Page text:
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Pallet User Education Series: Transportation: Deal Now or Pay More Later!
PE logistics columnist warns about the need to secure logistics costs and supplier arrangements before the economy recovers or else face the risks of a tight transportation market.
By Andrew Mosqueda
Date Posted: 2/1/2010
The transportation industry has been hard hit during the economic downturn. Over the past two years the transportation industry has been controlled by market demand pricing caused by shrinking sales and the slow industry
These conditions have been beneficial to companies that have over-the-road (OTR) movements as prices are so low, back-haul rates have been negotiated just to offset the cost of fuel and driver.
Of all modes of transportation, trucking is the largest in both shipments handled and tonnage. According to the Bureau of Transportation Statistics, trucking handled 71 percent of the total value of all merchandise transported. The total is approximately $8.4 trillion dollars. (Table 1) However, the ton-miles are almost equal between truck and rail, 40 percent and 37 percent.
Rail has had a different set of issues than their OTR counter-parts. Rail companies have capital and assets in the form of land rights, tracks, and equipment that cannot be sold off during lean times. The perception of rail transport is that you sacrifice service for cost. Savings are obtained at the expense of longer transit times and increased damage rates.
Charlie Jarnig, Customer Service Manager at Schneider Logistics said, “I think where rail providers really felt a difference was in the age old cost vs service comparison. The cost savings on rail rates were usually offset by longer transit times and increased damage rates to product.
“Rail providers have come a long way towards improving these areas through express trains and specialty equipment engineered for the type of rough and tumble transit they provide. However, customer perceptions take a long time to change. If you are a shipper and the rate between rail and OTR is relatively close, which mode will you choose? The pressures on shippers these days are customers want lower inventory carrying costs, which means more just in time like transits so suppliers carry the bulk of inventory costs. If OTR can offer faster transit and less damage for a slightly higher rate, you are most likely going to choose that option.”
Rail has made some strategic changes offering companies producing high volumes closed loops between locations. Companies like Railex offers produce companies on the West Coast five day coast-to-coast delivery to New York. Railcars are temperature controlled and monitored via satellite. This has offered a viable alternative to OTR transportation in the produce sector. With 1.9 billion tons of goods and 1.3 trillion ton-miles transported by rail every year and growing, the rail industry must become more flexible to compete when the economy rebounds. Jarnig and I agree that if they are going to sustain or grow market share, the rail industry will have to break old stereotypes regarding cost verses service.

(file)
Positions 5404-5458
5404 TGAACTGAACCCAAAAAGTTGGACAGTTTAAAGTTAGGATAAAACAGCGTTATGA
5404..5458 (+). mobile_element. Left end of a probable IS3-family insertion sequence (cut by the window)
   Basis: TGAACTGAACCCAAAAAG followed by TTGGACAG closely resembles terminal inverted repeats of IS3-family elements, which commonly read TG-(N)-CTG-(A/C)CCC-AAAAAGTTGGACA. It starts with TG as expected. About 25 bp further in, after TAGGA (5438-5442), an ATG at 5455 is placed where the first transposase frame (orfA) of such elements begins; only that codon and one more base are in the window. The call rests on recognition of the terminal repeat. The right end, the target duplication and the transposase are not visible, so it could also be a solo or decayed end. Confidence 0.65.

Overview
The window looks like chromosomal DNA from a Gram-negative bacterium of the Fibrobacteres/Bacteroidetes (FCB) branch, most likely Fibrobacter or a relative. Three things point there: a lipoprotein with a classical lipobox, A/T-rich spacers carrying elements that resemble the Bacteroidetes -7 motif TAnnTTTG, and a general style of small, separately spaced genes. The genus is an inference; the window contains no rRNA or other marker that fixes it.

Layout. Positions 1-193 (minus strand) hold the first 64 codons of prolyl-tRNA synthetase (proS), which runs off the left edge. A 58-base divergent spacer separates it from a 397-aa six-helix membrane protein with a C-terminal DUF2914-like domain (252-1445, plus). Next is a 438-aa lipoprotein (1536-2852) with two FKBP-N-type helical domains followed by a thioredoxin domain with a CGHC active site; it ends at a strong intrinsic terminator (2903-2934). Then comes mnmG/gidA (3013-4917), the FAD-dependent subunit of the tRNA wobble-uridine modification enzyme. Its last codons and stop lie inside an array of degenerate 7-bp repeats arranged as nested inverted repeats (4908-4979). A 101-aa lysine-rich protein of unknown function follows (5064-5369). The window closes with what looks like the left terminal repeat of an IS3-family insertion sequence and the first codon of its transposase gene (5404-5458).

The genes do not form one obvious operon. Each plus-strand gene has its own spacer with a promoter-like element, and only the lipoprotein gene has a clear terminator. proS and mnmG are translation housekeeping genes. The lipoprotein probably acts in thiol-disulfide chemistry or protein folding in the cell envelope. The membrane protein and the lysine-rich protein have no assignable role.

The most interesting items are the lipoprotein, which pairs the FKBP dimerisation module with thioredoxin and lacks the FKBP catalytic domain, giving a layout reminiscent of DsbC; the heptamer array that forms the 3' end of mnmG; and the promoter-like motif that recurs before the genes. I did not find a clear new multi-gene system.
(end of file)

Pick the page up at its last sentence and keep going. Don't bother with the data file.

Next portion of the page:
As the saying goes, the worm is turning, and the economy is starting to show signs of recovery. Right now, transportation cost is controlled by the marketplace. As consumer purchasing increases, so will the need for carriers, and many carriers no longer have capacity to meet pre-recession levels or have closed their doors.
Charlie Jarnig added, “As freight volumes increase and capacity lags behind, providers will take control via higher rates. I would predict that in the next 12-18 months we will begin to see this change. Now is a critical time for shippers to forge critical relationships with transportation providers. If at all possible, I would suggest returning to the bargaining table now and trying to solidify multi-year tiered contracts that will provide some stability when the economy regains strength. Those shippers that do not prepare could face dramatic increases in transportation spends that will be hard for some transportation managers to grasp given how they have had their way in the past two years. Those that have taken advantage of providers during the economic downturn will find themselves on the receiving end before long.”
I worked for a large transportation company that managed transportation at a large distribution center in the central valley of California. This DC delivered to stores in the western region of the United States. One would think that a large DC would get priority, but as with many things Wal-Mart is king.
During what we called high level, September through December, capacity was always an issue. To offset the lack of equipment we contracted third party carriers to haul products. This is a common practice with all large carriers. As we discussed, many smaller carriers have closed their doors completely. So when the business picks up, the companies that have secured contracts will get priority.
In this article, we have discussed the state of the transportation industry and the upcoming changes. Industry insiders like Charlie Jarnig believe changes are coming. My advice is shop now for your preferred carrier and secure your freight carrier for the future.
Andrew Mosqueda is a former Inventory Project Manager and Customer Service Rep for CHEP USA. He has extensive experience with pallet rental and recycling program for major shippers. Andrew can be reached at firstname.lastname@example.org